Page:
The trap of moralism can easily distract us from the essence of the Good News, all the time deluding us that it is the Good News we are living. Moralism is not good news! Moralism sees Jesus as primarily a moral teacher and the Gospels primarily as a moral map. Moralism is an ego project masked in the language of the Gospel. It demands a wilful enactment of the moral vision of the Good News. The critical missing element is the very heart of the Good News – the presence of God at work in and through Jesus. One text that commonly draws us into moralism is the parable of the Good Samaritan. The trap is to treat the parable as primarily a moral story, one that calls us to behave like the Good Samaritan. The issue is not the behaviour but what – or rather who – moves us to behave like the Good Samaritan.

The trap of moralism awaits the unwary in today’s Gospel – Matthew 18:15-20. The trap is that we may move too quickly to draw a moral lesson out of the text: “Work for reconciliation! Engage in open and honest communication! Forgive one another and so on”. Again, the issue is not those moral lessons, injunctions or ideals and the behaviour they encourage. It is rather the grounding of these and the life force that drives and shapes them. The call, for example, to work for reconciliation, can, in the end, prove to be very hollow, even counter-productive, if it is not well grounded and driven by the grace of God. Recall the parable of the Treasure in the Field. Before the man “buys” he must “sell” and before he “sells” he must “find”. And the finding is always also a being found. It is the encounter with the Lord that is the ground of all our moral behaviour, the whole of the Christ life.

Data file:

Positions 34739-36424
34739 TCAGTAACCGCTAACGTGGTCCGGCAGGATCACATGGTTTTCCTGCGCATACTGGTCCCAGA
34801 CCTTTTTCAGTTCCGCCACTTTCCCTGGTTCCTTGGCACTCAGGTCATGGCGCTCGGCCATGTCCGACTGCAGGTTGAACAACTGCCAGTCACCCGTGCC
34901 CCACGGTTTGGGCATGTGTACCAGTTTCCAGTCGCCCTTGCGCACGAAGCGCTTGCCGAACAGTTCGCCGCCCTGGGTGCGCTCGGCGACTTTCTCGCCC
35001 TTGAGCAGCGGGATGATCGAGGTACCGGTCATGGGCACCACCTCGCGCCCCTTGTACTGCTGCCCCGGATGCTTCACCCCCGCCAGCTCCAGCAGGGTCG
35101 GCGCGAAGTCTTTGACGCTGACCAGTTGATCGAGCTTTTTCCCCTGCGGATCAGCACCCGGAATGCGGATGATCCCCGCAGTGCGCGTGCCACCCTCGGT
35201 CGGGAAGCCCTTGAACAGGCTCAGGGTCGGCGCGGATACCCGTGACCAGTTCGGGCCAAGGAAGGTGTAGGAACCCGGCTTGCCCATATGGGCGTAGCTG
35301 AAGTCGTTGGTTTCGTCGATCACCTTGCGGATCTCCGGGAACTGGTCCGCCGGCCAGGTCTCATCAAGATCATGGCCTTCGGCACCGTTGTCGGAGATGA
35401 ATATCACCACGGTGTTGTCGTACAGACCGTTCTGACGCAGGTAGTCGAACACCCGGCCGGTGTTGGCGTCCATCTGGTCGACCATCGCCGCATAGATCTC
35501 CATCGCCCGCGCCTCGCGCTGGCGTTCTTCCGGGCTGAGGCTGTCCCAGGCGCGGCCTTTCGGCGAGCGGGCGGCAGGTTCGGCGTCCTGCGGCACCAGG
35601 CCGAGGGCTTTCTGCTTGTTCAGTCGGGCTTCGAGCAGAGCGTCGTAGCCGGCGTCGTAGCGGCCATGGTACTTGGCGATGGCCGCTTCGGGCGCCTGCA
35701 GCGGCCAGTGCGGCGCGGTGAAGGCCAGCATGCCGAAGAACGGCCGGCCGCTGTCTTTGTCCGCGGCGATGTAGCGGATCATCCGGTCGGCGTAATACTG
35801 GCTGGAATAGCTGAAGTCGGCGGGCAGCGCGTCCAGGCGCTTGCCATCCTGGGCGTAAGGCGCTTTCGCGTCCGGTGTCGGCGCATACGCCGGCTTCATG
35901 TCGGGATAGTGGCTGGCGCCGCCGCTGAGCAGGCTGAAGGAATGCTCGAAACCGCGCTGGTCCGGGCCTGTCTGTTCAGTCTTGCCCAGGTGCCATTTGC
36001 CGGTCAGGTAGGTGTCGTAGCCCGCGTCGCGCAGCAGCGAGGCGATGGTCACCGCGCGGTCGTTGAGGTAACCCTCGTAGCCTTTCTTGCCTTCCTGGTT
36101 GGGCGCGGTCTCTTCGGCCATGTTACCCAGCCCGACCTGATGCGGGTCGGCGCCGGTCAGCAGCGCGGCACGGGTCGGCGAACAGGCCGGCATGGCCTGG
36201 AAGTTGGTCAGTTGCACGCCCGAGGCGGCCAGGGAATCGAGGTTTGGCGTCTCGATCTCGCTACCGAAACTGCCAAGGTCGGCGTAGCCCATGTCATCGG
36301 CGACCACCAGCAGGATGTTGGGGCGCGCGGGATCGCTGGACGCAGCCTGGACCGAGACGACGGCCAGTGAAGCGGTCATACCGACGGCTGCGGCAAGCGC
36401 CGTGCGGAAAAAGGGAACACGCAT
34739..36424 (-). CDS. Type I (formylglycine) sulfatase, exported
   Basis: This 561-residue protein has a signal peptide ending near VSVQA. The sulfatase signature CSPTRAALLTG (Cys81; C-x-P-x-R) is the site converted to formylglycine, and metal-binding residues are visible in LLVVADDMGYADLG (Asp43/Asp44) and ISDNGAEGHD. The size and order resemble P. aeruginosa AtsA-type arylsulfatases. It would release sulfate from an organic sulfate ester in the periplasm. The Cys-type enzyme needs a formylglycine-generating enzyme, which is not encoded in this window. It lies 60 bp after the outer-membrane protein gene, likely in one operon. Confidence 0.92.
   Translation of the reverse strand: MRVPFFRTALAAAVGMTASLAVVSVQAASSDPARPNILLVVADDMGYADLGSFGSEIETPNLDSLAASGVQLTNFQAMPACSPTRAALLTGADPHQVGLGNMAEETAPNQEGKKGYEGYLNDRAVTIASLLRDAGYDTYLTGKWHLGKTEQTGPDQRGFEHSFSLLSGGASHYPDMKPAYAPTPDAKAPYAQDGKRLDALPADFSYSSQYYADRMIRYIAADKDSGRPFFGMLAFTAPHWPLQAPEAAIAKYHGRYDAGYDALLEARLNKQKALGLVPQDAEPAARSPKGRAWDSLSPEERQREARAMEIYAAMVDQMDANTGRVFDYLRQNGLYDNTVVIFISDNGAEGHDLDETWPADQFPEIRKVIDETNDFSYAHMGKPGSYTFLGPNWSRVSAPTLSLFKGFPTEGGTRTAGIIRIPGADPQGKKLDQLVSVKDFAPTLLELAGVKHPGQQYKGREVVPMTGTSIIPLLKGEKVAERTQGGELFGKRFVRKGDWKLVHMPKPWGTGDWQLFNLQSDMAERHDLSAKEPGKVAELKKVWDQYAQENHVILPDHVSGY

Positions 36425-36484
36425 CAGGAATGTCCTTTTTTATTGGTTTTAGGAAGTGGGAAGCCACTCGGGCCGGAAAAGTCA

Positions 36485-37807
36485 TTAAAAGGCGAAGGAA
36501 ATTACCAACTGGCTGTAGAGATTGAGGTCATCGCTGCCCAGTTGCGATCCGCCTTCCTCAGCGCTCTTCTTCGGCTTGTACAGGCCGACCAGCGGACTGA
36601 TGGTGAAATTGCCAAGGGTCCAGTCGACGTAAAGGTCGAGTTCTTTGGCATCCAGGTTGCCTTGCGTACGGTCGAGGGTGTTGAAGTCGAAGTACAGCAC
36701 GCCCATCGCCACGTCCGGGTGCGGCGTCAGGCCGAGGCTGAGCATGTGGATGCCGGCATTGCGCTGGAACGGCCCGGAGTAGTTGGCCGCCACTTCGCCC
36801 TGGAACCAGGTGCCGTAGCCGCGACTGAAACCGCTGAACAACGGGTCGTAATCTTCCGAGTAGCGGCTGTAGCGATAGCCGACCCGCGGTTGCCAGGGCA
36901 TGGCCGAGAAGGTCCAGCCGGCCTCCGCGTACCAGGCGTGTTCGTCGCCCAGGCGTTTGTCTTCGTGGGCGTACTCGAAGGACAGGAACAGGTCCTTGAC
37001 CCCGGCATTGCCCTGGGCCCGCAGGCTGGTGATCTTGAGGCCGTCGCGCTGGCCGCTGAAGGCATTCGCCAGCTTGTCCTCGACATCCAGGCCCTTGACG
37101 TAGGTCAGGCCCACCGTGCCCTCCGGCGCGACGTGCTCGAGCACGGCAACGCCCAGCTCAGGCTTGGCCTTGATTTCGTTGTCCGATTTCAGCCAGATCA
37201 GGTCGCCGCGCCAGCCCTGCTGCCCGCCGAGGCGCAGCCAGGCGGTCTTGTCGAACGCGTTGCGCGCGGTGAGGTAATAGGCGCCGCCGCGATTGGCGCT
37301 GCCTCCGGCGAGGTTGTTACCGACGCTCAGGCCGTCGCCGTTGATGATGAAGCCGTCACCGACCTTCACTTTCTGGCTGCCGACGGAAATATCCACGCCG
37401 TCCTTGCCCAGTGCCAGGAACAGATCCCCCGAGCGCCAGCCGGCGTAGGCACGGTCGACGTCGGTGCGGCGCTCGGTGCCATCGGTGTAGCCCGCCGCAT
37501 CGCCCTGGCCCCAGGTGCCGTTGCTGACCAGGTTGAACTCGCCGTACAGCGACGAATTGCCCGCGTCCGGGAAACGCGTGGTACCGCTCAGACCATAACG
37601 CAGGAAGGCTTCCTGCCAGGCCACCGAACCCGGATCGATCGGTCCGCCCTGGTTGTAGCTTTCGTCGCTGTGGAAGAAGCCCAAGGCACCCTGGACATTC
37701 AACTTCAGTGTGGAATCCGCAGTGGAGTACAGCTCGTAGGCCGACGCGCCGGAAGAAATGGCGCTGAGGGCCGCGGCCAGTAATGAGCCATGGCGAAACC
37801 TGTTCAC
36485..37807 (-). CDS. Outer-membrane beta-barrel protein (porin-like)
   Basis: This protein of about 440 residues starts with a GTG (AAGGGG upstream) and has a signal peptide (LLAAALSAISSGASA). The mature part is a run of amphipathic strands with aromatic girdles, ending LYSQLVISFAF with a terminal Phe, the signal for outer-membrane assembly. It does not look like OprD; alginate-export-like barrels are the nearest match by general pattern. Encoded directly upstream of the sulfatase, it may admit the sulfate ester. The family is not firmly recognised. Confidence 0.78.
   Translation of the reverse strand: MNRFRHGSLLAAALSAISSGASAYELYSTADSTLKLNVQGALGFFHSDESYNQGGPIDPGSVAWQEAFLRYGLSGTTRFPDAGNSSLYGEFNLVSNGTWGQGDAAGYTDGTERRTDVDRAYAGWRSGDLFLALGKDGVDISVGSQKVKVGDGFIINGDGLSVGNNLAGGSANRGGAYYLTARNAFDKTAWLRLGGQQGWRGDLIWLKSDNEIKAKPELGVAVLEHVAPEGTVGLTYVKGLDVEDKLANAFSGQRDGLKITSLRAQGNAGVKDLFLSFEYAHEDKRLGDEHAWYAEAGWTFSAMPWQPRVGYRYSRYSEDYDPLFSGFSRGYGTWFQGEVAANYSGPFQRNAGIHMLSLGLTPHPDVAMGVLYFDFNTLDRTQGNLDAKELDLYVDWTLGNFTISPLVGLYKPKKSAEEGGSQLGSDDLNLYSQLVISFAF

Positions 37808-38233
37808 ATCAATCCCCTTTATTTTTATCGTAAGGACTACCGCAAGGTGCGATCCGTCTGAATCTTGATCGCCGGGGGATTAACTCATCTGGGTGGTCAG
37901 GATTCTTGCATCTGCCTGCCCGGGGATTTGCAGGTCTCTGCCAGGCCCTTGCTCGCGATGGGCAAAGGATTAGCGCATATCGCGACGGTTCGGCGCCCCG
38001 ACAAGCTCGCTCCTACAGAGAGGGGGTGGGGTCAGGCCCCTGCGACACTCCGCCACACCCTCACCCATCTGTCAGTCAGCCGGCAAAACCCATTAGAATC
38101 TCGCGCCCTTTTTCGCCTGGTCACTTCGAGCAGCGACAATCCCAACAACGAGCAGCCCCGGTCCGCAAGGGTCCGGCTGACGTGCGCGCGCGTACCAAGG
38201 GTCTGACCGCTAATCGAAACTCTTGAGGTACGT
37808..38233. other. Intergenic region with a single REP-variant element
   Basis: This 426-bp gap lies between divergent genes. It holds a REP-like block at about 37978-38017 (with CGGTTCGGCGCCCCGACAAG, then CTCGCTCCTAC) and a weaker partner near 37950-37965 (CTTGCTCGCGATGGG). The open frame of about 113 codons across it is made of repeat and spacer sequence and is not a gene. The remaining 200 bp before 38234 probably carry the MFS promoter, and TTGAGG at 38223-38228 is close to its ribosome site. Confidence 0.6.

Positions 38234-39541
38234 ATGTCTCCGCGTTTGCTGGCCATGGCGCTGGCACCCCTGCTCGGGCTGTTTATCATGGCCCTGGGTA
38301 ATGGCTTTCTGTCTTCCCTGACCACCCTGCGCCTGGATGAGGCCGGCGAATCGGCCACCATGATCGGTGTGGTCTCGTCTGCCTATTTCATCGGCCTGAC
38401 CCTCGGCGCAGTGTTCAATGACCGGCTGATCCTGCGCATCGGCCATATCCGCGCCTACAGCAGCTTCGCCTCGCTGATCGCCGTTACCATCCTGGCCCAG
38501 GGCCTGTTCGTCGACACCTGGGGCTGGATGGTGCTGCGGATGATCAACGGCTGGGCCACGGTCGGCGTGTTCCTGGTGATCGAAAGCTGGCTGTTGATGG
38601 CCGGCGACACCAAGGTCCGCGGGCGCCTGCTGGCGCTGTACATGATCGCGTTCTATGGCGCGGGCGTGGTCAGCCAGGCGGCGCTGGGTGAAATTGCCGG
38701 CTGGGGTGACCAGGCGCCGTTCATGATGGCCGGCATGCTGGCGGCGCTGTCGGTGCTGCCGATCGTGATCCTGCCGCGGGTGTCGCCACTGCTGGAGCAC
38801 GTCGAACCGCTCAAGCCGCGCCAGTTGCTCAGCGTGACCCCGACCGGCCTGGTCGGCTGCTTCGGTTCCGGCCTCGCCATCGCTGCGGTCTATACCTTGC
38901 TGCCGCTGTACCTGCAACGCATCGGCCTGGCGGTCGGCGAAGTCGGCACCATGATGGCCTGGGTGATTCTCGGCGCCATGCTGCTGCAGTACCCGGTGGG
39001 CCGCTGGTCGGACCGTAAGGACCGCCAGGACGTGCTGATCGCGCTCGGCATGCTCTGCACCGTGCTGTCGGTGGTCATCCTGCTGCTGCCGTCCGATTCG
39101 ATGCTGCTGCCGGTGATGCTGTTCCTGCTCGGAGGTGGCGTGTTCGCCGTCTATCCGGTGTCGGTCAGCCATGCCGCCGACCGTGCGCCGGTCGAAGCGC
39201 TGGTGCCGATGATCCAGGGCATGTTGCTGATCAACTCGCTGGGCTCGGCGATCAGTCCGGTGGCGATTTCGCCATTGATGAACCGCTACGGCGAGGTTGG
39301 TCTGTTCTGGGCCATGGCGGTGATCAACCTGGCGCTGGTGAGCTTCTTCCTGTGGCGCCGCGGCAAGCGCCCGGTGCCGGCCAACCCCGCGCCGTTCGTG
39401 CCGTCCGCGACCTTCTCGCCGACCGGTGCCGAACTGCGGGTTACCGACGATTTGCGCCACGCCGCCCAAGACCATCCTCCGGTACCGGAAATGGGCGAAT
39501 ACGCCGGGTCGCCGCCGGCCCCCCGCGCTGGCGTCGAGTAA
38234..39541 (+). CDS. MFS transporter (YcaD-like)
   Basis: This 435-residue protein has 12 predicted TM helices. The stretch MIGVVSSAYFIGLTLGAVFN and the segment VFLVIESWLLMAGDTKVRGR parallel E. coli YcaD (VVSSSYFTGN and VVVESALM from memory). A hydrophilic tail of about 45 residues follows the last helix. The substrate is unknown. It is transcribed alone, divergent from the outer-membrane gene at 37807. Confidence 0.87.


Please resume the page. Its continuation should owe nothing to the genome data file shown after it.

Thus, the key to the grounding of the call to reconciliation, is, “I am there”. “I live now, not but Christ lives in me” (Galatians 2:19). To the extent that the truth of God’s Presence in Jesus Christ permeates and shapes our consciousness, so our presence and our behaviour will follow. In the family, at work, with friends, while shopping, when driving ….. “I am there”. When we feel “up” and when we feel “down”, when we feel motivated and when we feel bored, when we feel distressed and when we feel at peace, when we feel loved and when we feel unloved ….. “I am there”.

This truth is the heart of the whole of divine revelation. It is the reason for the most oft-repeated message: “Do not be afraid!” The Presence of God in Jesus Christ now is the source of our hope, our love and our faith. It is also the fount of Christian virtue and the Mystery we bear to the world. Reconciliation is another name for the Presence of God.

A video presentation of the Reflection may be found on YouTube via https://stpatschurchhill.org/